A Book Publisher “Experiments” With Print: Christina M. Brashear, owner of e-book publisher Samhain, on her unconventional business model.
Macon, Ga.-based Samhain Publishing has found its niche in the world of book publishing, despite the fact that most of its titles aren’t resting on bookstore shelves. The e-book-minded publisher has only tread lightly in the world of traditional print publishing since it first opened up shop nearly three years ago.
While print versions of the company’s line of popular romance and erotica fiction are now more commonplace, Owner and Publisher Christina M. Brashear says these traditional books haven’t changed the main focus of providing electronic versions of Samhain’s titles. The publisher has achieved such success selling e-books to loyal readers, according to Brashear, that later this summer she will begin selling other publishers’ digital editions alongside Samhain’s titles on My Bookstore and More (www.MyBookstoreandMore.com), a retail Web site that Brashear also owns.
Brashear spoke with Book Business Extra on her approach to selling books.
Book Business Extra: Beginning primarily as an e-book publisher, what advantages did you see in also offering print versions of some of your titles?
Christina M. Brashear: You do get an idea of what is or isn’t going to do well in print by how well a book does in e-book form. I have found that booksellers who read e-books will write and ask when certain titles are going to go to print. I know those titles will do well and can plan an appropriate print run.
Extra: What challenges have you faced as you have started to delve into print?
Brashear: … I like being “green”—e-books don’t get returned and aren’t destroyed. [With print,] you have to plan carefully so your print runs are on target with the demand. Most of our titles stay in [print on demand (POD)], which can be a hardship because of the stigma attached to [POD]. … We gamble on certain titles and have print runs made based on what we project they will sell. We try to print enough to satisfy the first few months of orders, and then allow POD to fulfill on a continuing basis. If the book is very popular, we’ll go back to press and order additional print runs as demand necessitates.
The next toughest part would be learning to work with the industry schedule. In e-books, you can do things in a shorter time frame and make changes on the fly. With print, you’re planning January 2009’s schedule in February of 2008.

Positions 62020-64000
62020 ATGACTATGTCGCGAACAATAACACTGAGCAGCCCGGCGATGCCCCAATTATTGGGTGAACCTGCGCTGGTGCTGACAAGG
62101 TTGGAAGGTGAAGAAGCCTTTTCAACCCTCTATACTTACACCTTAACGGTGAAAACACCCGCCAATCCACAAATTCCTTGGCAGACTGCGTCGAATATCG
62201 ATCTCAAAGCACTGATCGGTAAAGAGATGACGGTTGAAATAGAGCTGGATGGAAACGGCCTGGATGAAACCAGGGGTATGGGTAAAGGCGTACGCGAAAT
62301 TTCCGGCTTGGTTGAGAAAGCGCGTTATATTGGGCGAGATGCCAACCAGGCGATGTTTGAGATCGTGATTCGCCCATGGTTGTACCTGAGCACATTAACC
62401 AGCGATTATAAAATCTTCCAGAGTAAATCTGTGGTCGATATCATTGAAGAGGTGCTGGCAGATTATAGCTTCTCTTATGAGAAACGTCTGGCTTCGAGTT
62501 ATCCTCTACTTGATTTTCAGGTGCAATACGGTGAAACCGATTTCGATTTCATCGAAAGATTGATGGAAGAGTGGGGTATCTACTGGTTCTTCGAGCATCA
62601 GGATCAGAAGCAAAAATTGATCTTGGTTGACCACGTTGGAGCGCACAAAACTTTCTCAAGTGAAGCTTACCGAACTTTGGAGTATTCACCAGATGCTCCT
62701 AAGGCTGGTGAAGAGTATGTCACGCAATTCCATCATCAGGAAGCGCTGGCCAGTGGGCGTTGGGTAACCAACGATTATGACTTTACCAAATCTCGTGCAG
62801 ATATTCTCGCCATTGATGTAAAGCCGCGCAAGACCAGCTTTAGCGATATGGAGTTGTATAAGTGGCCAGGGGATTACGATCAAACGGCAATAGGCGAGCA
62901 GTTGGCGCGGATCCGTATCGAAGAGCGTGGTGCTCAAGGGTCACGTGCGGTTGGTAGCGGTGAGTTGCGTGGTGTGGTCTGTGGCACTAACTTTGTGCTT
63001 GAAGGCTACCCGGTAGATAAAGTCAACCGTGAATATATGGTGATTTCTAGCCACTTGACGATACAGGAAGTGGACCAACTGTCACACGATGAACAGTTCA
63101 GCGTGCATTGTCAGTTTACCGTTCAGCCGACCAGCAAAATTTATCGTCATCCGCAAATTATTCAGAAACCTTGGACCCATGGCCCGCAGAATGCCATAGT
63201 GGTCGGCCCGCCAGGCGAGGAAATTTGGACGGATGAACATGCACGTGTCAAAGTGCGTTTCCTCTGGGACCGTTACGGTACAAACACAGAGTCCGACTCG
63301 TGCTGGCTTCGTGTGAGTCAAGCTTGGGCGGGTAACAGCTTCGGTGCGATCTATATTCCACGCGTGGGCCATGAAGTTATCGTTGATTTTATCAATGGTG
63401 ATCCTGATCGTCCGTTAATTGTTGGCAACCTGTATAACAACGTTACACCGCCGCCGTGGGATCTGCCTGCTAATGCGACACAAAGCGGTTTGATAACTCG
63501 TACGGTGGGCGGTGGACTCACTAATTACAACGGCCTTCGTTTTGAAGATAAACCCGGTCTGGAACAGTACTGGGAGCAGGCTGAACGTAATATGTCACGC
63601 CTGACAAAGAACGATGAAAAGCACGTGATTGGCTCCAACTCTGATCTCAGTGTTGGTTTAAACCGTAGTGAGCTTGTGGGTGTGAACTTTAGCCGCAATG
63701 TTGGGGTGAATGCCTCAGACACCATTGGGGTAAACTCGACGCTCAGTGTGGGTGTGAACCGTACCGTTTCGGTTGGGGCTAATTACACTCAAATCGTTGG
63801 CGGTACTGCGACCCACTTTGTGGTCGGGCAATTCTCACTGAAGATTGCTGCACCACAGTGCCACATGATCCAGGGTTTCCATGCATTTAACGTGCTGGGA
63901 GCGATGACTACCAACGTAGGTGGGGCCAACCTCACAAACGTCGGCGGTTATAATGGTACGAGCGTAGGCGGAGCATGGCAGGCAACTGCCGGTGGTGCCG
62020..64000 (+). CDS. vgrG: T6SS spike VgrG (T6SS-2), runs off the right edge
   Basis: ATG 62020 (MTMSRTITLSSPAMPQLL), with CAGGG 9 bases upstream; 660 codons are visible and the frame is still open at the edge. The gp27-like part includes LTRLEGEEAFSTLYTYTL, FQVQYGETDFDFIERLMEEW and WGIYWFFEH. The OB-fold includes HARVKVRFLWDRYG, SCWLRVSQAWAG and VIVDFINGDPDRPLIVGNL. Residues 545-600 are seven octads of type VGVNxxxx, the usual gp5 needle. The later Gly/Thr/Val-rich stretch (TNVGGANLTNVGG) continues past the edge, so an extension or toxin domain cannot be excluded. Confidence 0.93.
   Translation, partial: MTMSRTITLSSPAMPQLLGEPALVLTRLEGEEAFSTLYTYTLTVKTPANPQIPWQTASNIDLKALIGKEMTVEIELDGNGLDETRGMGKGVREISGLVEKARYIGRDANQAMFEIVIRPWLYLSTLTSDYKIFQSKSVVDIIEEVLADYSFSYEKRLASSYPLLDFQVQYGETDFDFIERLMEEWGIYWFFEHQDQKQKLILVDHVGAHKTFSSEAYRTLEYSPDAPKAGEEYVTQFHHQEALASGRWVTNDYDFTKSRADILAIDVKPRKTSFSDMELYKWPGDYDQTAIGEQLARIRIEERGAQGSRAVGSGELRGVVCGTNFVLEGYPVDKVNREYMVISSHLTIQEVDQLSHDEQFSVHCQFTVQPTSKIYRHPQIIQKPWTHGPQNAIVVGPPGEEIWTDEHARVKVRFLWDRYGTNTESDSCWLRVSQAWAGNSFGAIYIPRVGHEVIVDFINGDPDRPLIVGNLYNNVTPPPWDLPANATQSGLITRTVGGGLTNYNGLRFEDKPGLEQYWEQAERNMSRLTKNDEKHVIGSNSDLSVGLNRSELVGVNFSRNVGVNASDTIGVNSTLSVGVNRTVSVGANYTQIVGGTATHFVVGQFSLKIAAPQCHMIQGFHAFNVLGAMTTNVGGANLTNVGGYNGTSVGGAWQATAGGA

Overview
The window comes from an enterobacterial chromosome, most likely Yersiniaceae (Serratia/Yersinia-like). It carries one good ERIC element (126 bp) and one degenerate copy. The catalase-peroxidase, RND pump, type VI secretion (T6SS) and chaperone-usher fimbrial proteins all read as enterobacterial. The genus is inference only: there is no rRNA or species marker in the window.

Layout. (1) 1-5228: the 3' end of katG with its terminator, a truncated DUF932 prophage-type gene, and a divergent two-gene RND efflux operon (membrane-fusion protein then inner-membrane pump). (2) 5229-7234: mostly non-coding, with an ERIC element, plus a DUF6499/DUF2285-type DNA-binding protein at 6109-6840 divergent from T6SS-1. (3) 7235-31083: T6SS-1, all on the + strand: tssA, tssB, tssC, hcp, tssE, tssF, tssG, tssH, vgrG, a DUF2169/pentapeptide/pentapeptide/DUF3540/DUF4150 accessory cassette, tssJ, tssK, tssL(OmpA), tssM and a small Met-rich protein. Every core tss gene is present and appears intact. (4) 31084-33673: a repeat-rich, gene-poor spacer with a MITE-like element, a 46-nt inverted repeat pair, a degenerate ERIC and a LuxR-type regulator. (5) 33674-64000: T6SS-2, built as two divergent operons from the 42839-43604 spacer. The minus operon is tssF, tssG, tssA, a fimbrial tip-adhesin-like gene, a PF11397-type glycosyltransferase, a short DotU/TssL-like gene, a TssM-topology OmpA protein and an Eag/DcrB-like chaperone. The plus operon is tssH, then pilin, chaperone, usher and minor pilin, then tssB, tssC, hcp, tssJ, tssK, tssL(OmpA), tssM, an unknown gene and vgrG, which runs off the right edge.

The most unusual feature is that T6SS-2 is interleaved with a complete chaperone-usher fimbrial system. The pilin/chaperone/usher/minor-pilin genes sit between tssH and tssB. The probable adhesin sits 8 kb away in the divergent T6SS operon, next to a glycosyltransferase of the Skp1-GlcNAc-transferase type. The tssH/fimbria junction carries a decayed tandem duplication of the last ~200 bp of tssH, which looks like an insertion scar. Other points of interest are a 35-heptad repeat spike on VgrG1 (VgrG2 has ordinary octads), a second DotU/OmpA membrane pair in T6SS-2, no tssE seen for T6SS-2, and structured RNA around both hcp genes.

Extra: What did you learn from working with Amazon and Sony to offer your e-books in the formats that their e-readers—the Kindle and the Reader, respectively—use?
Brashear: … All the e-books are picked up by Amazon from Mobipocket, so there is no additional work on our part. I love that. Mobi and Amazon are the easiest of all the processes we have in place right now. We’re in the process of working with Sony to get the titles into the store. It’s not as smooth of a process as Amazon, but Amazon had the benefit [of a process] being already in place. Sony is new—a new device using a new file format. We hope to get everything worked out soon.
Extra: What challenges has the company’s rapid growth presented?
Brashear: … We’ve been on a hiring binge in the corporate offices—trying to address the problems of spreading the workload so the staff doesn’t burn out and collapse into a pile of quivering flesh on the floor. It’s a challenge to keep up with the old duties while incorporating the new, and not let anything slip through the cracks.
Leasing office space is the biggest change due to growth. It does not matter what your top or bottom line is, when someone in the business arena realizes you work from home, you are instantly discounted as not being a legitimate, real business. I miss working from home, but in all honesty, I couldn’t see hiring admin staff and having them in my home. We have a great location. We’re on the 15th floor of the tallest building in Macon, and we look out over this beautiful, quaint city.
Extra: What are the advantages of owning My Bookstore and More?
Brashear: With Samhain as a wholesale-only company, we don’t have to worry about frog-marching people back to the Samhain site to make the most money. I can list many various sites from which people can buy the e-books. We do this now for print, but we plan to [do this as well] with e-books in the next incarnation of the site.
My Bookstore and More was developed as a sister company to Samhain, so that Samhain could focus on the publishing of books and working with authors. Having [the site] as a totally separate entity from Samhain allows us to sell more than just the Samhain titles. We can sell any publisher’s titles by any author, though we have yet to really expand that side of things. That’s coming this summer, once we launch the new, more robust site. We manually add books [that our] authors tell us are available by them through other publishers. But we will be developing an interface with Ingram, so we can automatically update our available products with the latest books available.